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Impedance network

  1. Oct 29, 2006 #1
    Hi all, I'm stuck on this part of a problem. I have gotten the net impedance between two terminals A and B. The impedance I got was

    [tex] Z=8.39+2.22i [/tex]

    Now the question is...

    The network is equivalent a to a resistor and an energy storage element connected in parallel. Find their values.

    I thought this was going to be easy then I realized that it was parallel not in series. So then I solved the general equations for the impedance of a resistor and a capacitor and a resitor and inductor in parallel. This is what I got:

    Note: w is the angular frequency (the given frequency is 60Hz)
    R//C
    [tex]\frac{R-R^2wci}{R^2w^2c^2+1}[/tex]

    R//L
    [tex]\frac{RwL(wL+Ri)}{R^2+w^2L^2}[/tex]

    Then I figured that i could equate the Real and Imaginary parts of the impedance together and then use the magintude of the impedance to solve for R or the energy storage element. I can't seem to get that to work out. Is this the right track?
     
    Last edited: Oct 29, 2006
  2. jcsd
  3. Oct 29, 2006 #2
    This is certainly the right track. Let me see what I can do...
     
  4. Oct 29, 2006 #3
    I think it's the right track, you just need to get the [itex] j [/itex] part separated.

    [tex] Z_C = \frac{1}{j \omega C} [/tex]
    [tex] Z_L = j \omega L [/tex]

    [tex] R || Z_C = \frac{R \left(\frac{1}{j \omega C}\right) }{R+\frac{1}{j \omega C}} = \frac{R}{R j \omega C + 1} [/tex]

    Now if you multiply the top and bottom by [itex] Rj \omega C - 1 [/itex]

    [tex] \frac{R}{R j \omega C + 1 } \frac{(Rj \omega C -1)}{(Rj \omega C -1)} = \frac{R}{C^2R^2 \omega^2 + 1}- \frac{CR^2\omega}{C^2R^2 \omega^2 + 1}j[/tex]

    Now obviously this expression will not allow you to get, [itex] Z=8.39+2.22i [/itex].

    So if you do the same for the inductor you should be good. I got,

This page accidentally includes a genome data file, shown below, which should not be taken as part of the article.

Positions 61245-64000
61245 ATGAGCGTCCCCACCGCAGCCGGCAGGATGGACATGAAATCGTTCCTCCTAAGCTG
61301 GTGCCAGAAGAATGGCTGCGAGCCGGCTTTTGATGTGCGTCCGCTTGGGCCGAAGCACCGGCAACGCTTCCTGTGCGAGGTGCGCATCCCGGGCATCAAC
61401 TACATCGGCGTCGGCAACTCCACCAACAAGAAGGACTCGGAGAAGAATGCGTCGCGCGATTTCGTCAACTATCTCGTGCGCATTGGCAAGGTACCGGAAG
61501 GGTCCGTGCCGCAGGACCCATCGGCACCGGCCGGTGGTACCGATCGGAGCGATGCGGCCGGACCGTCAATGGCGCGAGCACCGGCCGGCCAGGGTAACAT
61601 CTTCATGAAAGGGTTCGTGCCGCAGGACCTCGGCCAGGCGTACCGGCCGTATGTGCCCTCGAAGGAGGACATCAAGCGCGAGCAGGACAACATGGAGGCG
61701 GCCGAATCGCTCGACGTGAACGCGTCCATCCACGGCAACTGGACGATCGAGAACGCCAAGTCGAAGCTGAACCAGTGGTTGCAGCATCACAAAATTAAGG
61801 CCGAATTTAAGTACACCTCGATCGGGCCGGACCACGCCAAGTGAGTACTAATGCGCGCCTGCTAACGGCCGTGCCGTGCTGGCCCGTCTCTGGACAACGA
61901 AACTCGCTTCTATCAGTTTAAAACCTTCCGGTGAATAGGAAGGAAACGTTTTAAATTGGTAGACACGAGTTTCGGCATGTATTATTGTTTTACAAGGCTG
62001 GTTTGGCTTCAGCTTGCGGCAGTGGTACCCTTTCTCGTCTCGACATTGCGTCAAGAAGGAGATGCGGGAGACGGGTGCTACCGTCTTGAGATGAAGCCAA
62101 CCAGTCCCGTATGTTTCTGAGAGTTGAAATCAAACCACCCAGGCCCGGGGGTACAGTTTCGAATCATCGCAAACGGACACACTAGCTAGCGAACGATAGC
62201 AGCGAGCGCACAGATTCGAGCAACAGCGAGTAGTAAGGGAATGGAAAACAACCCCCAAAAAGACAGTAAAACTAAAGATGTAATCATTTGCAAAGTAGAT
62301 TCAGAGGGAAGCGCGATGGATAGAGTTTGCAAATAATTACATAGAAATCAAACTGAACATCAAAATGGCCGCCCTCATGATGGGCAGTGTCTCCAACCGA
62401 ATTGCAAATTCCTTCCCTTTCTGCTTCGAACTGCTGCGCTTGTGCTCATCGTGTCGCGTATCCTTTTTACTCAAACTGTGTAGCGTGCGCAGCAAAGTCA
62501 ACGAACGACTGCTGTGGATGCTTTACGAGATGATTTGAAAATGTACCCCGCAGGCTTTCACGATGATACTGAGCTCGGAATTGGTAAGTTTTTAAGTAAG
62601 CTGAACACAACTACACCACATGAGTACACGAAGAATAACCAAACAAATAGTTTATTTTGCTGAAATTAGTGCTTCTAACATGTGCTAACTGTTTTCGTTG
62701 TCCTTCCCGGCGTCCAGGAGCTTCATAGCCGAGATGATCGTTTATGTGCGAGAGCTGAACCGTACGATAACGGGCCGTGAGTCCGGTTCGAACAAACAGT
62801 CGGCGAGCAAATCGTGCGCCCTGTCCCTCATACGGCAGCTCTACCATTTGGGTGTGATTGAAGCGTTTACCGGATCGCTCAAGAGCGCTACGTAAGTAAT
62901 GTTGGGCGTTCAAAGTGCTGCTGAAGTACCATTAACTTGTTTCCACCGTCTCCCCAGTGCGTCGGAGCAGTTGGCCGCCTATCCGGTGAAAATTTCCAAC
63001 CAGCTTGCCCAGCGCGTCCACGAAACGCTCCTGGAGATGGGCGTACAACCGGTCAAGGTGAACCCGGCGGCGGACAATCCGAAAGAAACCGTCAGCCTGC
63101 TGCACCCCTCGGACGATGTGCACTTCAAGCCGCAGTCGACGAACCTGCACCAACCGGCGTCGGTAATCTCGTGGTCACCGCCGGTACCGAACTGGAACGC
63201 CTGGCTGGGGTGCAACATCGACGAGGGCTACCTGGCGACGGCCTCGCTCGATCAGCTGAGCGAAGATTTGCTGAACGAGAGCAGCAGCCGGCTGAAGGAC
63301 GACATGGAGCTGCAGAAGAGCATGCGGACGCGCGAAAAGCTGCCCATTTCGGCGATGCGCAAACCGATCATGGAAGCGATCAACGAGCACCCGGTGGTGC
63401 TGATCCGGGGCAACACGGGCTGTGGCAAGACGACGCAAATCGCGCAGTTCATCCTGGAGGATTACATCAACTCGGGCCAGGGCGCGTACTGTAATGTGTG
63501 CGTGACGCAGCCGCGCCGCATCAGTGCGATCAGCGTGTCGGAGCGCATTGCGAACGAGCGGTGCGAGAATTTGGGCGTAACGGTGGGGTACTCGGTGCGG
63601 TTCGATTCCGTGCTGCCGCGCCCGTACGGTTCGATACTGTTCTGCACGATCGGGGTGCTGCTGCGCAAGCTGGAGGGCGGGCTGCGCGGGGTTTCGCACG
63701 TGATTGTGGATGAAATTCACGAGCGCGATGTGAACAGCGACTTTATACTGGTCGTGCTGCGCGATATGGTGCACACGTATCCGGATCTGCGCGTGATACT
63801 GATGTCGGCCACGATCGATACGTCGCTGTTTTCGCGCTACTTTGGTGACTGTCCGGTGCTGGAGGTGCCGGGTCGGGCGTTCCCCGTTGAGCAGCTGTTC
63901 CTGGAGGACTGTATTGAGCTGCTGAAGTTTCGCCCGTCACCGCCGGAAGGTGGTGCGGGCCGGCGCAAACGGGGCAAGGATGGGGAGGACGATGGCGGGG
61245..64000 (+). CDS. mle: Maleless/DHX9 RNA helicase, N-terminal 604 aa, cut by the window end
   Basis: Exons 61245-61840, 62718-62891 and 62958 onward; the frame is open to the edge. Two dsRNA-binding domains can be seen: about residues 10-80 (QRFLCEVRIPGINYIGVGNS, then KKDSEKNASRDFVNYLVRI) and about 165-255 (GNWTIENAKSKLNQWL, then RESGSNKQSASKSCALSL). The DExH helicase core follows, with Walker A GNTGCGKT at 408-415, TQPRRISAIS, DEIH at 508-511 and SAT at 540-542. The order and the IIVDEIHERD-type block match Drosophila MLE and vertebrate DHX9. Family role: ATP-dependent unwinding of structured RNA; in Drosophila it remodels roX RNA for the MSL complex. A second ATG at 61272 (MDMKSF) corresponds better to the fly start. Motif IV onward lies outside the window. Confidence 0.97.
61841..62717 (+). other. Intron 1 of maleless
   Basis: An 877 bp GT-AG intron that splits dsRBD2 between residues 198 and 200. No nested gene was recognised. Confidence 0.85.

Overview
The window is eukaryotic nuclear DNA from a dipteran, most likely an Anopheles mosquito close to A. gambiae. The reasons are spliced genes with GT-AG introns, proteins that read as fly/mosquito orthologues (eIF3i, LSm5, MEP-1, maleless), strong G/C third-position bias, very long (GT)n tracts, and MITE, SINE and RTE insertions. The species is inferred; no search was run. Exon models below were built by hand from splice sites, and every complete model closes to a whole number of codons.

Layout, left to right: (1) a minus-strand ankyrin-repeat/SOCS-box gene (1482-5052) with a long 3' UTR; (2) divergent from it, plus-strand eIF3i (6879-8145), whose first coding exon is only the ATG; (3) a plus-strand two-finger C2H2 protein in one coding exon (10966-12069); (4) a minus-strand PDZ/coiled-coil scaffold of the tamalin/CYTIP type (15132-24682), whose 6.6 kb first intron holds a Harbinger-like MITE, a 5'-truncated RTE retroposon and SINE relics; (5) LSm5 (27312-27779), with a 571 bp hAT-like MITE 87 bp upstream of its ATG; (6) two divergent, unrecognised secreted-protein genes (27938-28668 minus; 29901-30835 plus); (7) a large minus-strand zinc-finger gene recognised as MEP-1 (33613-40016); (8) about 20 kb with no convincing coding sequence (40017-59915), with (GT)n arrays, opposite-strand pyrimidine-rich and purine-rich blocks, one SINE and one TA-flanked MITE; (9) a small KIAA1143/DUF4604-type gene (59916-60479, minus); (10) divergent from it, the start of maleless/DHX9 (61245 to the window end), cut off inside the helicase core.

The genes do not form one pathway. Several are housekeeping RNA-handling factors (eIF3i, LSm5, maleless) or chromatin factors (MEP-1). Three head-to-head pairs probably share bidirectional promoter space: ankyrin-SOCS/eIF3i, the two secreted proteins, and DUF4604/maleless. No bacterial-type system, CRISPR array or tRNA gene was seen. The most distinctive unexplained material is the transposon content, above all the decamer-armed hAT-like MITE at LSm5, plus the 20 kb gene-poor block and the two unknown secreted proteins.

[tex] R \approx 9 \Omega [/tex]
    [tex] L \approx 90 mH [/tex]
     
  5. Oct 29, 2006 #4
    I think you are suppose to multipy the top and bottom by the complex conjugate which is [itex] -Rj \omega C + 1 [/itex] rather than [itex] Rj \omega C - 1 [/itex]
     
    Last edited: Oct 29, 2006
  6. Oct 29, 2006 #5
    I'm pretty sure it will come out to the same thing. Using the complex conjugate will save some time factoring out the negatives though.

    EDIT:
    Since,
    [tex] R j \omega C - 1 [/tex]
    [tex] -R j \omega C + 1 [/tex]

    [tex] R j \omega C -1 = -1(-R j \omega C + 1) [/tex]
    So you are still multiplying by the complex conjugate.
     
    Last edited: Oct 29, 2006
  7. Oct 29, 2006 #6
    thanks guys Ill keep working on, I figured the cap one looked like it wouldn't work.
     
  8. Oct 29, 2006 #7
    I got the 9 ohms and the 90mH as well. I ended up with a couple of ugly quadratic equations and then used my TI-89 to solve them. Thanks for all the help guys!
     
  9. Oct 29, 2006 #8
    used my 89 to solve them also ;)
     
  10. Nov 17, 2006 #9
    You can do this finding admittance first as Y=1/Z=1/(8.39+j2.22) = 0.1114-j0.0295.
    Next observe that, if you have R and L or C in parallel, then the admiitance has real part as 1/R and imaginary part as -j/Lw, that is
    Y=(1/R) -j(1/Lw) with w=120pi.
    Therefore, you get 1/R= 0.1114 giving R=8.97 and 1/Lw=.0295 thus L=90mH. There is no need to solve quadratic equations.

    xxxx
     
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